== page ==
Eusebius’ Ecclesiastical History was rewritten at least twice in light of the persecution, Eusebius wishing to leave a permanent account of the martyrs of his day

[2] Lactanius, De Mortibus Persecutorum,, 11-13 in Stevenson, J., A New Eusebius: Documents Illustrating the History of the Church to AD337 (London 1987), p.271 – Lactantius recounts the nature of Galerius’ mother in regards to the Christian religion not agreeing with her own and how she made sure her hatred continued in her equally superstitious son.

[3] Barnes, T.D., Constantine and Eusebius (London 1981), p.150

[4] Eusebius, op.cit, p.257

[5] Barnes, op.cit., p.162

[6] Eusebius, op.cit., p.265

[7] Ibid., p.265

[8] Ibid., p. 260 – primary attack on the army as an example as well as a means to secure military power on the part of the Arian persecutors

Lactanius, De Mortibus Persecutorum, 31.1-52.5 (Creed, J.L. (trans.), (Oxford, 1984), p.49

[9] Eusebius, op.cit., p.261 – significant centre of imperial power in the period, by securing the power of the imperial forces you secure more significantly the population which they rule over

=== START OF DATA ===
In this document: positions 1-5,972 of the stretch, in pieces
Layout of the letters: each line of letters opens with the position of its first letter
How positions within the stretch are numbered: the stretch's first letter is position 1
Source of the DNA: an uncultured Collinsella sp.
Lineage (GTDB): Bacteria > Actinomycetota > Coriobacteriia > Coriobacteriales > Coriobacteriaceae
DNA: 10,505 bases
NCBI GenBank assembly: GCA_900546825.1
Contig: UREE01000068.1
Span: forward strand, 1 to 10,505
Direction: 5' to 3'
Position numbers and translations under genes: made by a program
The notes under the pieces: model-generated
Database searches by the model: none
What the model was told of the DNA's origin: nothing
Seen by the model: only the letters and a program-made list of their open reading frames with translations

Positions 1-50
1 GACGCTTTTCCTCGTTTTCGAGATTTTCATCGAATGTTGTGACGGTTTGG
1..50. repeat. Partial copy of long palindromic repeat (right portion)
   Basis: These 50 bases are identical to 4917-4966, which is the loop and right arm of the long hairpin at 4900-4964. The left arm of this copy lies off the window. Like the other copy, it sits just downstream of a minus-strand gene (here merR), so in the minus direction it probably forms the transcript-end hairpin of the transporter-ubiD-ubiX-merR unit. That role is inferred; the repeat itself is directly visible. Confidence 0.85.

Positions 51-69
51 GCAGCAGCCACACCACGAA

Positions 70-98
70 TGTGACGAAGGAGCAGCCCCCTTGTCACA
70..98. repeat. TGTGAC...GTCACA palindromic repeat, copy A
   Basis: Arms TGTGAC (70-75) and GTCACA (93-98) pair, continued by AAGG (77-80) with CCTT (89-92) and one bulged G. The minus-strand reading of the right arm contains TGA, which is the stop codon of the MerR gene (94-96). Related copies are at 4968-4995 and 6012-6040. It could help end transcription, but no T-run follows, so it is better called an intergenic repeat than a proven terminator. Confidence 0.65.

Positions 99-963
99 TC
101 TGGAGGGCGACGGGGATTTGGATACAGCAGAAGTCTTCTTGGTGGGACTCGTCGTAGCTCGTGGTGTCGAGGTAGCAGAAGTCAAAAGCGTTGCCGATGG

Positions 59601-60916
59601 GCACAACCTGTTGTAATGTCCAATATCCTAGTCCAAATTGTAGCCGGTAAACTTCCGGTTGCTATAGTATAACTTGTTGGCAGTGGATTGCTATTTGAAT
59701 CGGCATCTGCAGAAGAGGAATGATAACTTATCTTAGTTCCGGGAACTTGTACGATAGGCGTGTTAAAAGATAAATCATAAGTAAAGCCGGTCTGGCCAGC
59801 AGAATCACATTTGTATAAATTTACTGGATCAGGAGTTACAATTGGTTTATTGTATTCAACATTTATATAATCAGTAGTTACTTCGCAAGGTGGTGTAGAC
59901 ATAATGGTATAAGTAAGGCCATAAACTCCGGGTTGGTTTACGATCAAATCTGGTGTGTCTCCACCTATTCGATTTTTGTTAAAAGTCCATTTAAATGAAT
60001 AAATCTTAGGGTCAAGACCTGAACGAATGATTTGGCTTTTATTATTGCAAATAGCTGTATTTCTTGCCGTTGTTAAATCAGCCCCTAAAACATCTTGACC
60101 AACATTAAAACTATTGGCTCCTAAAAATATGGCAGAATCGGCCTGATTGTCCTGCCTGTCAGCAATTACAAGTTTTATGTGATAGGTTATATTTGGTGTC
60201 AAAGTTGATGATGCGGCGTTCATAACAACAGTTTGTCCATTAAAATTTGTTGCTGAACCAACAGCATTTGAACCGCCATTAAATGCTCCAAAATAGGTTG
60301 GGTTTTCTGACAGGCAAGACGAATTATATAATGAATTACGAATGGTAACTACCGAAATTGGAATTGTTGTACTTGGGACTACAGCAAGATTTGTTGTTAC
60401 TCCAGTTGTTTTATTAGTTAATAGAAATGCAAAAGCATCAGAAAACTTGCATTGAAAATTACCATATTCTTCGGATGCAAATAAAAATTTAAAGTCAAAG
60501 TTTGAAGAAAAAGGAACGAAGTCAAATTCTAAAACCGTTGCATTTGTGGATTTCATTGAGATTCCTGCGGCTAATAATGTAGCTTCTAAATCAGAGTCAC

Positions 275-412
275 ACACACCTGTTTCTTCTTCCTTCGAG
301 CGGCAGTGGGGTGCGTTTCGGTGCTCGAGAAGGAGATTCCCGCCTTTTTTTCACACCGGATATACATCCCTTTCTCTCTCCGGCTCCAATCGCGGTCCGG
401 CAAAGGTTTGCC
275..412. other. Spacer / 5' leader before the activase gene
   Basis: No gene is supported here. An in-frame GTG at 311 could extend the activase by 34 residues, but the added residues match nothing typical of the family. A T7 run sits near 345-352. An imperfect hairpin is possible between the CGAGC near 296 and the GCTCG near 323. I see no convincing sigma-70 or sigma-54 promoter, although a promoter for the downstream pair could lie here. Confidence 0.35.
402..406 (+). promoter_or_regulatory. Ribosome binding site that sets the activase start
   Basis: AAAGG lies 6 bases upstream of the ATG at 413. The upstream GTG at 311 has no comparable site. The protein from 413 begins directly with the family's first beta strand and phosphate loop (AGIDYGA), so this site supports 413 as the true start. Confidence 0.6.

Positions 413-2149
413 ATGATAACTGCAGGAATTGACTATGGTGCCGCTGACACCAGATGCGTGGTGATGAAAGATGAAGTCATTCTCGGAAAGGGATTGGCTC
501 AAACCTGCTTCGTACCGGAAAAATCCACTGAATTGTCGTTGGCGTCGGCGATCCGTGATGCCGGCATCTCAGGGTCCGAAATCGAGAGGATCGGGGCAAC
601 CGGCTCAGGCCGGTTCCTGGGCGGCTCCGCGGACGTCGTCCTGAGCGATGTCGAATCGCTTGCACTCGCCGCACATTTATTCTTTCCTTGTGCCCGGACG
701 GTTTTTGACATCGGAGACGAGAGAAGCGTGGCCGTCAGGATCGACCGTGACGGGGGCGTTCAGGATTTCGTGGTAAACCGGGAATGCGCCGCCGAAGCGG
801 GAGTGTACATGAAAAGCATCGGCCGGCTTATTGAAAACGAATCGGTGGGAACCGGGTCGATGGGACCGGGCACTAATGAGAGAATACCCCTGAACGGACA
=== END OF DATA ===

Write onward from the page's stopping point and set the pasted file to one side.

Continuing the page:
[10] Ibid., p.264

[11] Ibid., p.264

[12] Barnes op.cit., p.159

[13] Momigliano, A., The Conflict Between Paganism and Christianity in the Fourth Century (Oxford, 1963), p.80

[14] Cameron, A., The Later Roman Empire: AD 284-430 (Glasgow. 1993), p.66 – provided a link to the apostles

[15] Chadwick, H., Studies on Ancient Christianity (Hampshire, 1984), p.XX47

[16] Ibid., p.XX47

[17] Eusebius, Vita Constantini, 22.1-61.1, Cameron, A. & Hall, S.G. (trans.), Eusebius, Life of Constantine (Oxford, 1999), p.115, book II 61.2-62

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Pre-Constantinian and Byzantine Christian Attitudes towards Images

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Stained glass at St John the Baptist's Anglica...
Stained glass at St John the Baptist’s Anglican Church. Illustrates Jesus’ description of himself “I am the Good Shepherd” (from the Gospel of John, chapter 10, verse 11). This version of the image shows the detail of his face. The memorial window is also captioned: “To the Glory of God and in Loving Memory of William Wright. Died 6th November, 1932. Aged 70 Yrs.”